CO2 in underground water may bring carbon capture and storage a step closer

April 2nd, 2009 - 3:10 pm ICT by ANI  

Washington, April 2 (ANI): A new research has shown that for millions of years carbon dioxide (CO2) has been stored safely and naturally in underground water in gas fields saturated with the greenhouse gas, a finding that brings carbon capture and storage a step closer.

Some models predict that CO2 would react with rock minerals to form new carbonate minerals, while others suggest that the gas dissolves into the water.

Real studies to support either of these predictions have, until now, been missing.

To find out exactly how the carbon dioxide is stored in natural gas fields, an international team of researchers - led by the University of Manchester - uniquely combined two specialized techniques.

They measured the ratios of the stable isotopes of carbon dioxide and noble gases like helium and neon in nine gas fields in North America, China and Europe.

These gas fields were naturally filled with carbon dioxide thousands or millions of years ago.

They found that underground water is the major carbon dioxide sink in these gas fields and has been for millions of years.

According to Dr Stuart Gilfillan, the lead researcher who completed the project at the University of Edinburgh, “We’ve turned the old technique of using computer models on its head and looked at natural carbon dioxide gas fields which have trapped carbon dioxide for a very long time.”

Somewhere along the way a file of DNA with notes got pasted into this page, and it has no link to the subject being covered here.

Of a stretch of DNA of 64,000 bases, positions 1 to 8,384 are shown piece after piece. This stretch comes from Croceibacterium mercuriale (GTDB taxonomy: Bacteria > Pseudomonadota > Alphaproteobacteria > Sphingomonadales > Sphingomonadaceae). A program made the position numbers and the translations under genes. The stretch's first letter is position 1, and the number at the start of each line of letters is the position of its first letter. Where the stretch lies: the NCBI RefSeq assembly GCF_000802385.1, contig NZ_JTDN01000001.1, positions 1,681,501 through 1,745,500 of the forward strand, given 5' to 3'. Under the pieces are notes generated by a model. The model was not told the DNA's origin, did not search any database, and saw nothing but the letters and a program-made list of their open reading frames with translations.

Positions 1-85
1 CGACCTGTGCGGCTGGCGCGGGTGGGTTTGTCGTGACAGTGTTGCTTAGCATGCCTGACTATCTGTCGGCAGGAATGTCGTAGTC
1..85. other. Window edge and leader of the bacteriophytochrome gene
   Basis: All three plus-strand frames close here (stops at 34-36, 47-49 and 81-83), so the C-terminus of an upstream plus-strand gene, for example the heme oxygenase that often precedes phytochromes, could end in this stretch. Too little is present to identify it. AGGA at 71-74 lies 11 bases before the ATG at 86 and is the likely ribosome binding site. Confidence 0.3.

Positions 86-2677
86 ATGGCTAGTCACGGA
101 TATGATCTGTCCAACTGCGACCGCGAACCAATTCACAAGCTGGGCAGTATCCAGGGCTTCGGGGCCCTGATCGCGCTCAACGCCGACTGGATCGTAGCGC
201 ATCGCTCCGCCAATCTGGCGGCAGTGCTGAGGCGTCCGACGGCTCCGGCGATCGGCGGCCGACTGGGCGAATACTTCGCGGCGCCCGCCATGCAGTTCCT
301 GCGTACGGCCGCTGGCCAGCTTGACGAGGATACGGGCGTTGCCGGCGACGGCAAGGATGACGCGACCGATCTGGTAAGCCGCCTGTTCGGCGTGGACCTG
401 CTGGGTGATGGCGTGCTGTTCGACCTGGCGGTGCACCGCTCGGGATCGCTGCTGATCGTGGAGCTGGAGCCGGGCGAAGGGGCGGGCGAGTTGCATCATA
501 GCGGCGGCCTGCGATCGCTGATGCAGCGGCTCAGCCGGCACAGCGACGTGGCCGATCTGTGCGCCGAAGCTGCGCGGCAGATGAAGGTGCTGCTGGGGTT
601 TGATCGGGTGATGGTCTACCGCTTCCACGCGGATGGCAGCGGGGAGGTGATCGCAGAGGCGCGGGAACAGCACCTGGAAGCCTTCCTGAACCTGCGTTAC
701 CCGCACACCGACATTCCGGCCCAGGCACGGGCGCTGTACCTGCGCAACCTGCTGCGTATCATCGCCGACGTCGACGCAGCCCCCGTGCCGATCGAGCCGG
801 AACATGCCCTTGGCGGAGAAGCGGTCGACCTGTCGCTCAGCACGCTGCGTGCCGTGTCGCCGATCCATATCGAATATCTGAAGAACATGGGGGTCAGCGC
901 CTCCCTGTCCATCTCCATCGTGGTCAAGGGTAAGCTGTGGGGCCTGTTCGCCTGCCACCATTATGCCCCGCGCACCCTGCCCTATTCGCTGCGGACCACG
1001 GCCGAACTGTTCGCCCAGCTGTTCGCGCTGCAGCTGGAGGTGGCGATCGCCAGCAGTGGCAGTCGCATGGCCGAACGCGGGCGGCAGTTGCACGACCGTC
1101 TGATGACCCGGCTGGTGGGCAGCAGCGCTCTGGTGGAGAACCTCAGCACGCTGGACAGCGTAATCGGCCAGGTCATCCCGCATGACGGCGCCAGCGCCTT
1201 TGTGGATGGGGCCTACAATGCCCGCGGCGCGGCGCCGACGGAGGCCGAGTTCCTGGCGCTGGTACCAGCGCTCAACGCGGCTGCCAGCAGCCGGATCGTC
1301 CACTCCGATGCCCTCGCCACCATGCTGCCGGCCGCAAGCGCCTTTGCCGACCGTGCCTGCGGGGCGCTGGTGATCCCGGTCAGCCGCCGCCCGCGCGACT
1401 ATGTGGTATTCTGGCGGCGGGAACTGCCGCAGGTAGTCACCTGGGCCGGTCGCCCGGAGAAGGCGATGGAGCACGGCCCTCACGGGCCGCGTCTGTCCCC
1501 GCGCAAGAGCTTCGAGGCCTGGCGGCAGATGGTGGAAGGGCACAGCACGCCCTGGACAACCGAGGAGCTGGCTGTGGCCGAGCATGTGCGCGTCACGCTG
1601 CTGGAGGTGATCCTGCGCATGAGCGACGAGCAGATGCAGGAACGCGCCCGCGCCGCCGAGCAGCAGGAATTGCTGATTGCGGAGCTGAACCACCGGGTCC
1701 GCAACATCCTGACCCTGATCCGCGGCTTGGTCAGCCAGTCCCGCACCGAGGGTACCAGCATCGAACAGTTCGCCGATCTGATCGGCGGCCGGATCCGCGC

“By combining two techniques, we’ve been able to identify exactly where the carbon dioxide is being stored for the first time,” he said.

“We already know that oil and gas have been stored safely in oil and gas fields over millions of years. Our study clearly shows that the carbon dioxide has been stored naturally and safely in underground water in these fields,” he added.

“This new approach will also be essential for monitoring and tracing where carbon dioxide captured from coal-fired power stations goes when we inject it underground - this is critical for future safety verification,” said Professor Chris Ballentine of the University of Manchester, the project director.

According to Professor Barbara Sherwood Lollar of the University of Toronto and co-author of the study, the new data can be fed into future computer models to make modelling underground carbon capture and storage more accurate. (ANI)

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